Ostrowski v. Lake County, Indiana, No. 21-1674 (7th Cir. 2022)

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Justia Opinion Summary

Ostrowski worked for the Lake County Sheriff’s Department before a workplace injury left him permanently disabled. He now receives a monthly pension payment from the County. Lake County’s disability pension plan does not provide cost-of-living increases, while its pension plan for non-disabled retirees does. Ostrowski filed suit, arguing that the difference between the plans violated the Equal Protection Clause, Title I of the Americans with Disabilities Act, 42 U.S.C. 12112, and the Rehabilitation Act, 29 U.S.C. 794. The district court held that Ostrowski’s suit was barred by a 2017 waiver that he signed while settling a “reasonable accommodation” claim against Lake County.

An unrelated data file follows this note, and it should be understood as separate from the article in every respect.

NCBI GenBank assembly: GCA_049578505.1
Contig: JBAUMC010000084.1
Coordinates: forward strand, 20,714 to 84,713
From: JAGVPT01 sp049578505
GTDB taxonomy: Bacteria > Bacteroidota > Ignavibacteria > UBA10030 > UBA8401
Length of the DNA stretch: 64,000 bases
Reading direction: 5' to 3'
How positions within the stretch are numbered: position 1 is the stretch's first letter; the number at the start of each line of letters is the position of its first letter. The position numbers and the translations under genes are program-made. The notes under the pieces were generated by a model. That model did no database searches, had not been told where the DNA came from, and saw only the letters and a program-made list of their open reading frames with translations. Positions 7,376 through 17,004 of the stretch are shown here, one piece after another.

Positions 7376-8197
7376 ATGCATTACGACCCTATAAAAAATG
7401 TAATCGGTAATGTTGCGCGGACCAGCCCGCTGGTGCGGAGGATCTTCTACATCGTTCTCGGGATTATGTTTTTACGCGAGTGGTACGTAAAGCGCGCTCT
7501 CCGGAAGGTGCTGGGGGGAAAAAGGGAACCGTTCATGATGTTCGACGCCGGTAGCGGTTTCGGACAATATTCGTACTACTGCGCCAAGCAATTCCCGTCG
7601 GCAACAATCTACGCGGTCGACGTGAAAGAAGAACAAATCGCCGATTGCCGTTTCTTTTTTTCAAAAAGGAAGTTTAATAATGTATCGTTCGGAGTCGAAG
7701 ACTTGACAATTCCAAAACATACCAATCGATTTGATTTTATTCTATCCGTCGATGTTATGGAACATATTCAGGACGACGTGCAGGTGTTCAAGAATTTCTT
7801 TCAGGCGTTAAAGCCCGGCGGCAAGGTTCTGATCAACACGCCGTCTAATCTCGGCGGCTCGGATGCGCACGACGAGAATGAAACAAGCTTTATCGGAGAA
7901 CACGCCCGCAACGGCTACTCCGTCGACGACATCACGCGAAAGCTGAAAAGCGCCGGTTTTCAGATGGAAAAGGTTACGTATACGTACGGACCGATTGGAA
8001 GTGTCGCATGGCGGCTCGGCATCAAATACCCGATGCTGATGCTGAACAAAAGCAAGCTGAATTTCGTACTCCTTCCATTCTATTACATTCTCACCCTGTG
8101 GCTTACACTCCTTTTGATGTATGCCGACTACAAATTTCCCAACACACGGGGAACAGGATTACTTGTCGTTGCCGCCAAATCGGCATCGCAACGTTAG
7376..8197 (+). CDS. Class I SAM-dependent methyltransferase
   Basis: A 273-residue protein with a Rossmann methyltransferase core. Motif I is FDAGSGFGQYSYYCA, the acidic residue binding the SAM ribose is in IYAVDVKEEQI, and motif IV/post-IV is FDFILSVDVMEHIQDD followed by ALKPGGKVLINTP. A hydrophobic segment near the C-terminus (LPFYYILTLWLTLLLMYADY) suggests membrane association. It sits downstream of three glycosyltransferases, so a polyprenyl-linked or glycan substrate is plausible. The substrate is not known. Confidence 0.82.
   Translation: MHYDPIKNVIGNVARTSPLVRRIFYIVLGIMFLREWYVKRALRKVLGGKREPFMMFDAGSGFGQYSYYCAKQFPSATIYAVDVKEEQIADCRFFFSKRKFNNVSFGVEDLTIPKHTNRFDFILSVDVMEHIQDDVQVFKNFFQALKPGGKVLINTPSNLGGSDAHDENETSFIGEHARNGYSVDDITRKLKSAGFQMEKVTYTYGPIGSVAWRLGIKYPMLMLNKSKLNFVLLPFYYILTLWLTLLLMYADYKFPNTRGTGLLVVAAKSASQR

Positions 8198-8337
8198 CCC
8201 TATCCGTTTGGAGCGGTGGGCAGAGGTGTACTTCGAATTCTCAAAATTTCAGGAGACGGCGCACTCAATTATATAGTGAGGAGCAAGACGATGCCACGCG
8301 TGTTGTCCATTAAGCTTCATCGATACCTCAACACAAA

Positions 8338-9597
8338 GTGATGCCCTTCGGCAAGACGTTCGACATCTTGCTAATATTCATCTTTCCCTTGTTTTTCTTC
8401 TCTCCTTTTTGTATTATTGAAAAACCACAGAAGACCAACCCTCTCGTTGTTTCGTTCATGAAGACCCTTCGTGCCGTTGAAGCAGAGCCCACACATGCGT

The Seventh Circuit affirmed in part. Ostrowski’s claims were not barred by the waiver, but failed on the merits; the court noted a general exclusion in the agreement for matters affecting Ostrowski’s pension. Retired and other former workers are not protected by Title I of the ADA and Ostrowski forfeited his arguments with respect to the Rehabilitation Act. Ostrowski’s Equal Protection claim qualified only for rational basis review. Lake County has a legitimate interest in providing pension plans that meet the differing needs of distinct groups; the cost-of-living adjustment is one of several relevant differences in the plans. The court reversed an award of fees and costs.